Matterhorn: A Novel of the Vietnam War - Karl Marlantes Review from 'audiobookfans' at Library Thing

This book is already getting a storm of media attention, mostly very favorable, so whatever I have to say will probably be somewhat redundant and won't matter much. But a book like Matterhorn DOES matter, and a helluva lot too! While the Vietnam war may have ended 35 years ago, its afereffects continue to resonate. And it seems even more relevant today with the U.S. embroiled in yet two more unwinnable wars - wars which go on and on with no end in sight. Why the hell can't America learn anything from history?!

In the early parts of the book, I thought Marlantes had bitten off more than he could chew, because he continues to introduce more and more characters, both men and officers, dozens of names. I struggled to try to keep them all straight - who was in which platoon and which officer was in charge? And the plethora of details and description - of the mud and blood and pus and sores and leeches etc. - threatened to literally drown the book in a sea of misery. And this was mostly without ever making contact with the nearly invisible enemy, the NVA or Viet Cong. But I stuck with it, and it all began to gradually make sense - or, perhaps better, the NONsense that is war. About three hundred pages in, Bravo Company finally made bloody contact with that elusive enemy and everything heated up and the narrative literally began to race along. The misery intensified and the wounded and dead began to pile up. Many of the those characters I'd struggled to keep straight simply fell away as casualties, and the circumstances of each was often enough to make you cry. One scene in particular, after a bloody offensive over one more mountain top, really hit home, as Marlantes noted in terse terms how everybody loses in this kind of a battle or war.

"The day was spent in weary stupefaction, hauling dead American teenagers to a stack beside the landing zone and dead Vietnamese teenagers to the garbage pit down the side of the north face."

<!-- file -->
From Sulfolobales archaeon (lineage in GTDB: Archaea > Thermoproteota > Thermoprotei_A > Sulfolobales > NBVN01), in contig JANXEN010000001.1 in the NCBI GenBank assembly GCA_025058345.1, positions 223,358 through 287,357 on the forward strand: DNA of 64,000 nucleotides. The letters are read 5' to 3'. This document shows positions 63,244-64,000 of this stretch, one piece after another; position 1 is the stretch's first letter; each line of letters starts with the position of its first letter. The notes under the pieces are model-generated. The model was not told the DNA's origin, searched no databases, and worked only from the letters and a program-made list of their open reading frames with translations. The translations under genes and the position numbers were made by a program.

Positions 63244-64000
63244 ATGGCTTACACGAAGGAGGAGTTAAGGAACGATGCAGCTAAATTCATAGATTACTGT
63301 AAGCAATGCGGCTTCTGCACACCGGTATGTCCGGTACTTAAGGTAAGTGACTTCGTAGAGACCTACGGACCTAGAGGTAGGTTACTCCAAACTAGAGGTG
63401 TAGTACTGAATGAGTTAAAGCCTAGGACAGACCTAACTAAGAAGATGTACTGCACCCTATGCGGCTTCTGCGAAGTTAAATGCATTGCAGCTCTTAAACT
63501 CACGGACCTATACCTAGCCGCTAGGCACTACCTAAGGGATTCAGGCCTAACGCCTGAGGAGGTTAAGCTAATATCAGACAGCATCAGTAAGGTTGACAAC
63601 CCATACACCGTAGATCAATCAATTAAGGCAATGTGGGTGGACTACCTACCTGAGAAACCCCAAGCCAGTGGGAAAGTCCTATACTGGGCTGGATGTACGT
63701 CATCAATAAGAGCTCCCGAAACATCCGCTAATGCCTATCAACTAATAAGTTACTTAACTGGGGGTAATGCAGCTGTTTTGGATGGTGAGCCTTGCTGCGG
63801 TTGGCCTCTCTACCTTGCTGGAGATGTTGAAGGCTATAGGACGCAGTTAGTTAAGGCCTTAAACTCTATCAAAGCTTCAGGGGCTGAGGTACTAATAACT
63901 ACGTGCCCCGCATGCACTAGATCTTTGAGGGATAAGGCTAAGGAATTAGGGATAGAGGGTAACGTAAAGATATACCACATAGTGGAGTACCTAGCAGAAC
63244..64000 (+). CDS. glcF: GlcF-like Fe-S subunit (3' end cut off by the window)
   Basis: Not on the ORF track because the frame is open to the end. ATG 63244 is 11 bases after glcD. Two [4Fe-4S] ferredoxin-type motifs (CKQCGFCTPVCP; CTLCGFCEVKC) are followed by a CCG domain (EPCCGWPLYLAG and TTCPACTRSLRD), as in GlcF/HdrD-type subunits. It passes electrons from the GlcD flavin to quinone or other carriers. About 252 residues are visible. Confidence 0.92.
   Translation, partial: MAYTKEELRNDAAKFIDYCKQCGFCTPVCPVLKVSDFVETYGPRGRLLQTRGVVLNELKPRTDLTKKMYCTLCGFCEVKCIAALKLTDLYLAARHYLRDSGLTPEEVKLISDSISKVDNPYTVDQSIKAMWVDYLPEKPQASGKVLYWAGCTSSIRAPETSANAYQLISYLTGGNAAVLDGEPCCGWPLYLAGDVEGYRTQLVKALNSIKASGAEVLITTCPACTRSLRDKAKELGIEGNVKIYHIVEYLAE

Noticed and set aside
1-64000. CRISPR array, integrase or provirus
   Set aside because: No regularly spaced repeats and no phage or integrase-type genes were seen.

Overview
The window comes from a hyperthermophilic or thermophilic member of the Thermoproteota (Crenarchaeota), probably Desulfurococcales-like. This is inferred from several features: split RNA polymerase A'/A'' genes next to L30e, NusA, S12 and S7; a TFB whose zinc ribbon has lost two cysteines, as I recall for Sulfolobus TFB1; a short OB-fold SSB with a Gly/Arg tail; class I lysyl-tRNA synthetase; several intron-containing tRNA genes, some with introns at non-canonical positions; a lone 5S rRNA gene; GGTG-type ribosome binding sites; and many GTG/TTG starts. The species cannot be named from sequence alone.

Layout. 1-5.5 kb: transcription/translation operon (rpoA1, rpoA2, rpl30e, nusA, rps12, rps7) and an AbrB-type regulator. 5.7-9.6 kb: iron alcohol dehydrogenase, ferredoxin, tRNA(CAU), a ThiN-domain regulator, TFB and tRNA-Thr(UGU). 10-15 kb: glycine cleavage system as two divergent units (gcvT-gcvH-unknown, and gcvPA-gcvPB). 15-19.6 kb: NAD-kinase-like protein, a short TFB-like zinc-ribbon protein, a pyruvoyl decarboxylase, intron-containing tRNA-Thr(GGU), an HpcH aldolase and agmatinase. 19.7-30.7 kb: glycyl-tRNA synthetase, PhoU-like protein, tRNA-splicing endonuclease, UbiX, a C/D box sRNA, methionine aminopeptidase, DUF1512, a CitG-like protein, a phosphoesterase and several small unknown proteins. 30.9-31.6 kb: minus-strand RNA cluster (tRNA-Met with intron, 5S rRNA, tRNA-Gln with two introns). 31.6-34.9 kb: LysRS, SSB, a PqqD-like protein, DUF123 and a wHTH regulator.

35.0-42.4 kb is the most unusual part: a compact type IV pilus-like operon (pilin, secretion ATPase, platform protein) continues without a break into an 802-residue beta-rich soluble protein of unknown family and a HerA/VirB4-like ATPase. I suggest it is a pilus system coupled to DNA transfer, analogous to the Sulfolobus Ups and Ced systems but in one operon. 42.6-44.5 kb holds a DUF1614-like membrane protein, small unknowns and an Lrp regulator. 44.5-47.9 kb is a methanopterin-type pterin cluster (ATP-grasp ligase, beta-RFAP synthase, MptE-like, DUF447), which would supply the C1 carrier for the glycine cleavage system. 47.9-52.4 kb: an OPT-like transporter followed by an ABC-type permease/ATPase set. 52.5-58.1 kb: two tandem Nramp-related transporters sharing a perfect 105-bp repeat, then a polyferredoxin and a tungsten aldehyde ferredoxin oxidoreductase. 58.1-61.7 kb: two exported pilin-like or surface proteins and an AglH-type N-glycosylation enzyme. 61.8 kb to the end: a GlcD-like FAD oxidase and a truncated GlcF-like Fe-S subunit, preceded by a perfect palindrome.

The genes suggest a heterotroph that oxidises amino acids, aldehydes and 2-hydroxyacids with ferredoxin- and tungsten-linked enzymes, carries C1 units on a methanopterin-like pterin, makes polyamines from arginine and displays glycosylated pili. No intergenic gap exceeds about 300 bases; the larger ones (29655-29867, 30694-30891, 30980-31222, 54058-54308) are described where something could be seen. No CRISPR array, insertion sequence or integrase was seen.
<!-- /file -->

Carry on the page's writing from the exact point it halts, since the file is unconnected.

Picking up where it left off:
Scenes of young men, many of them former altar boys (and not so long ago either), reduced to savagery and despair are enough to break your heart and there are many such scenes here. Marlantes is a master storyteller. The stories here, unfortunately, are mostly horror stories, interspersed only rarely with moments of humor, but laced throughout with deeply felt feelings of brotherhood and humanity.

Matterhorn, while it is a uniquely special book, and one that obviously cried to be written, made up of feelings and memories that undoubtedly had haunted the author for over thirty years, brought to mind other stories of that awful war, some true, some fictional. I thought of The Thirteenth Valley by John DelVecchio, another fat novel of Vietnam, as well as one of the very first Vietnam War novels, William Pelfrey's The Big V. The latter novel is long out of print, but strongly deserves another look, as it bore strong similarities to another classic novel of war, The Red Badge of Courage. On the memoir side of the street, Robert Mason's Chickenhawk and Frederick Downs' The Killing Zone come to mind. The fact is there have been dozens, scores of books to come out of the Vietnam war in the past forty years. The fact that Karl Marlantes' new novel is getting so much attention as such a late entry is a testament to its power and eloquence. This is not just a book about the mess that was Vietnam. This is a book about the folly that is war. I will recommend Matterhorn highly